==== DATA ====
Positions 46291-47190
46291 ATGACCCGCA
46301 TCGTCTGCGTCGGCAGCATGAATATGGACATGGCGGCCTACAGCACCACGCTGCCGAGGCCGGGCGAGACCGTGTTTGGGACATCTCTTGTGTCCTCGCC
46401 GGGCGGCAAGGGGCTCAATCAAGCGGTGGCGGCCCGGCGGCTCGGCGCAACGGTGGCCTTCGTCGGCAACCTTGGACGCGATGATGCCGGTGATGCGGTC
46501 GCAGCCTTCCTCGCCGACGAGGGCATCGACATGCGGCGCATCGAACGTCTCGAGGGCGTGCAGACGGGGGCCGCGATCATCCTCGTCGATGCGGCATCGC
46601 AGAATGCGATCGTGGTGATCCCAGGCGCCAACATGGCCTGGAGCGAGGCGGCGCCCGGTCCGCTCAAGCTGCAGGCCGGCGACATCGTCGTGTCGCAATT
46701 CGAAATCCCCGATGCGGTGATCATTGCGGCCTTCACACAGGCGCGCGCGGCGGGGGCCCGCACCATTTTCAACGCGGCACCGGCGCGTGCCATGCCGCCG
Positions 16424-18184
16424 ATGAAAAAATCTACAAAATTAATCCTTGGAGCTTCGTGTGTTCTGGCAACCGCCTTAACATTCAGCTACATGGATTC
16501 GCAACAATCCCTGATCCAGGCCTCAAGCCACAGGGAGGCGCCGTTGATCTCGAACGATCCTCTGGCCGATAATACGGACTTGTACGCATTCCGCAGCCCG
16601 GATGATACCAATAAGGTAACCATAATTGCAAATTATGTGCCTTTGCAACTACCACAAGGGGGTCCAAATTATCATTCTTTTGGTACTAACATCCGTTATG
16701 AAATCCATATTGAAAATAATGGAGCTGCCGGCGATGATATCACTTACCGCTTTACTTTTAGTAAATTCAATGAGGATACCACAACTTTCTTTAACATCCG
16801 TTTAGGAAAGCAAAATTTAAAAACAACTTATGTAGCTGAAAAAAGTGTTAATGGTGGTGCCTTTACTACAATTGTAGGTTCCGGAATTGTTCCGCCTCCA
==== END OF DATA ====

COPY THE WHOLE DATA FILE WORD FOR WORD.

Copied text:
Positions 46291-47190
46291 ATGACCCGCA
46301 TCGTCTGCGTCGGCAGCATGAATATGGACATGGCGGCCTACAGCACCACGCTGCCGAGGCCGGGCGAGACCGTGTTTGGGACATCTCTTGTGTCCTCGCC
46401 GGGCGGCAAGGGGCTCAATCAAGCGGTGGCGGCCCGGCGGCTCGGCGCAACGGTGGCCTTCGTCGGCAACCTTGGACGCGATGATGCCGGTGATGCGGTC
46501 GCAGCCTTCCTCGCCGACGAGGGCATCGACATGCGGCGCATCGAACGTCTCGAGGGCGTGCAGACGGGGGCCGCGATCATCCTCGTCGATGCGGCATCGC
46601 AGAATGCGATCGTGGTGATCCCAGGCGCCAACATGGCCTGGAGCGAGGCGGCGCCCGGTCCGCTCAAGCTGCAGGCCGGCGACATCGTCGTGTCGCAATT
46701 CGAAATCCCCGATGCGGTGATCATTGCGGCCTTCACACAGGCGCGCGCGGCGGGGGCCCGCACCATTTTCAACGCGGCACCGGCGCGTGCCATGCCGCCG
Positions 16424-18184
16424 ATGAAAAAATCTACAAAATTAATCCTTGGAGCTTCGTGTGTTCTGGCAACCGCCTTAACATTCAGCTACATGGATTC
16501 GCAACAATCCCTGATCCAGGCCTCAAGCCACAGGGAGGCGCCGTTGATCTCGAACGATCCTCTGGCCGATAATACGGACTTGTACGCATTCCGCAGCCCG
16601 GATGATACCAATAAGGTAACCATAATTGCAAATTATGTGCCTTTGCAACTACCACAAGGGGGTCCAAATTATCATTCTTTTGGTACTAACATCCGTTATG
16701 AAATCCATATTGAAAATAATGGAGCTGCCGGCGATGATATCACTTACCGCTTTACTTTTAGTAAATTCAATGAGGATACCACAACTTTCTTTAACATCCG
16801 TTTAGGAAAGCAAAATTTAAAAACAACTTATGTAGCTGAAAAAAGTGTTAATGGTGGTGCCTTTACTACAATTGTAGGTTCCGGAATTGTTCCGCCTCCA